Social Media is now being used by 'Support' scammers for conning people and nearly every tech savvy person is at risk!

Tech Support is quite common everywhere these days and so is tech support scamming. However, such scamming with the help of fraud social media profiles is a new way of conning people.

In case you aren’t aware how tech support scammers operate, they basically convince their victims to download and install software that are malicious. The end-goal is to get users to share their information and/or earn money through their fraudulent services.

Before using Social Media to trick people, these scammers used other convincing techniques like prompting users to take action against severe system threats, giving out fake warnings and making audacious claims.
"In the last few months of 2018 and continuing into 2019, there has been a large uptick in fake warning pop-ups that have been attempting to fool users into thinking that their machines are riddled with malware, and that they’d need to click on the fake pop-up for a complete computer scan.", explained Trend Micro team in a blog post. Adding further, "We noticed this scam using official logos and branding of legitimate security companies to trick victims."
But why do people fall for such scams? The answer to this question is that these scammers are “The Best” at what they do. They leverage combination of human psychology and sense of urgency and then write tricky descriptions (keywords that will certainly catch the attention of users). They also pretend to be affiliated with renowned companies like Apple, Dell, Facebook, and Microsoft etc. Then with the help of their fake (but legitimate looking) websites, they con people with various phishing techniques and have most recently started doing their operations through SOCIAL MEDIA!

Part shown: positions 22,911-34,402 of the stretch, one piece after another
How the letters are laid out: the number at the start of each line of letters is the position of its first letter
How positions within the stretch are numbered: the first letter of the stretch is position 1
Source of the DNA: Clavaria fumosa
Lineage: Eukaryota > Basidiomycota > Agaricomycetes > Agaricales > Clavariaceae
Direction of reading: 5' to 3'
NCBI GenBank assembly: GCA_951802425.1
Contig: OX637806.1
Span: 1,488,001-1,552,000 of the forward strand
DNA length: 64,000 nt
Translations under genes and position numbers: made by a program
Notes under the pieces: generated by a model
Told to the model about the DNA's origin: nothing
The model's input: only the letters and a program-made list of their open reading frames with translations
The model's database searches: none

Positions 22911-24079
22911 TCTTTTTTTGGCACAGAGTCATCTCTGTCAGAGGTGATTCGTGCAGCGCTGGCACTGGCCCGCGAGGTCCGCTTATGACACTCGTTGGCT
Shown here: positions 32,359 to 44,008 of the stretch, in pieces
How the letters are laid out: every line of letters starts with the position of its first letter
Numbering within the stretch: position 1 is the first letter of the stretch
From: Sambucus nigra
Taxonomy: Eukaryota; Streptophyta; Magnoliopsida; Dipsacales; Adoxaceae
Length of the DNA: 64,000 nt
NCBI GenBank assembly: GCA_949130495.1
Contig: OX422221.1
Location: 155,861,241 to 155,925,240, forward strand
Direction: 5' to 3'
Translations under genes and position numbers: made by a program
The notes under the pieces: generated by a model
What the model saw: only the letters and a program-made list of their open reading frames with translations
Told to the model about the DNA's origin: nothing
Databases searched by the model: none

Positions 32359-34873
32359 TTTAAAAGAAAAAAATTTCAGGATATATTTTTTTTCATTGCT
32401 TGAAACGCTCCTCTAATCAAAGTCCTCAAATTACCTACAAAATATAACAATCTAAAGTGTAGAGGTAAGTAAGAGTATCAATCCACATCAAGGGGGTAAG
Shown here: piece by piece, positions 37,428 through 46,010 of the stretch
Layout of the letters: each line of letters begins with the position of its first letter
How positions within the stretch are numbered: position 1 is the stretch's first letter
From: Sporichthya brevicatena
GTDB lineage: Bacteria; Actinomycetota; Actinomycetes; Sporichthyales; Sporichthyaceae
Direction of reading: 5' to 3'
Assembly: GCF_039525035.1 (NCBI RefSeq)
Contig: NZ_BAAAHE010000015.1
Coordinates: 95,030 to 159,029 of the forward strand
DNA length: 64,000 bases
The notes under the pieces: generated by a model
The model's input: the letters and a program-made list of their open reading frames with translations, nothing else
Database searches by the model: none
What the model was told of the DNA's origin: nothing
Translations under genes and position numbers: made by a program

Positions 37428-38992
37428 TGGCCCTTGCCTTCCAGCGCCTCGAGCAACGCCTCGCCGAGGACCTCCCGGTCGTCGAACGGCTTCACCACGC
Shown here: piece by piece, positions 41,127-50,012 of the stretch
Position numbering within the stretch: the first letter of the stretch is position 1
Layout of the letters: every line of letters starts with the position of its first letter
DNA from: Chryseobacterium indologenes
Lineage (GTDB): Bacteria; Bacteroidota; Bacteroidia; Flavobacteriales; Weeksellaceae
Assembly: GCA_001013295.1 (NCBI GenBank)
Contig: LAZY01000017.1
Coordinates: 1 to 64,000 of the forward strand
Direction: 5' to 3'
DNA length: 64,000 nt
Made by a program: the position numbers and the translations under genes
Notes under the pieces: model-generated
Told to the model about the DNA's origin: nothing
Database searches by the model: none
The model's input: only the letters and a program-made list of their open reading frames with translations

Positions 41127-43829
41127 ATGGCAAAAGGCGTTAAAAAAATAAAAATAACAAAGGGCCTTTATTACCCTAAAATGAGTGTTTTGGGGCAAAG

Operating through Social Media has helped these scammers in a great way, as the users were slowly becoming suspicious of their other techniques.

The new trend is that these scammers create social media profiles/pages. Everything is done in a professional manner that makes the end product look like a real deal. In most cased they use official logos of the company which they are affiliating themselves with.

Once these profiles are properly set up (with traffic attracting keywords and other legitimate looking features), users start reaching out to them for tech support, who are in turn given a link to visit or a toll-free number to call. Following this step, the users will be asked to download virus-infected software and even pay for the support in advance.

Even well-established antivirus companies aren’t safe from this scam. It is believed that a single scammer (or a group) is responsible for managing multiple such profiles. Trend Micro researchers reported that one toll-free number (example, “1-888-267-6495”) is found across multiple such fraud websites/social media profiles. Thus, users are advised to search and read more about it to save themselves from being scammed.

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Photo: BrianAJackson, Getty Images / iStockphoto
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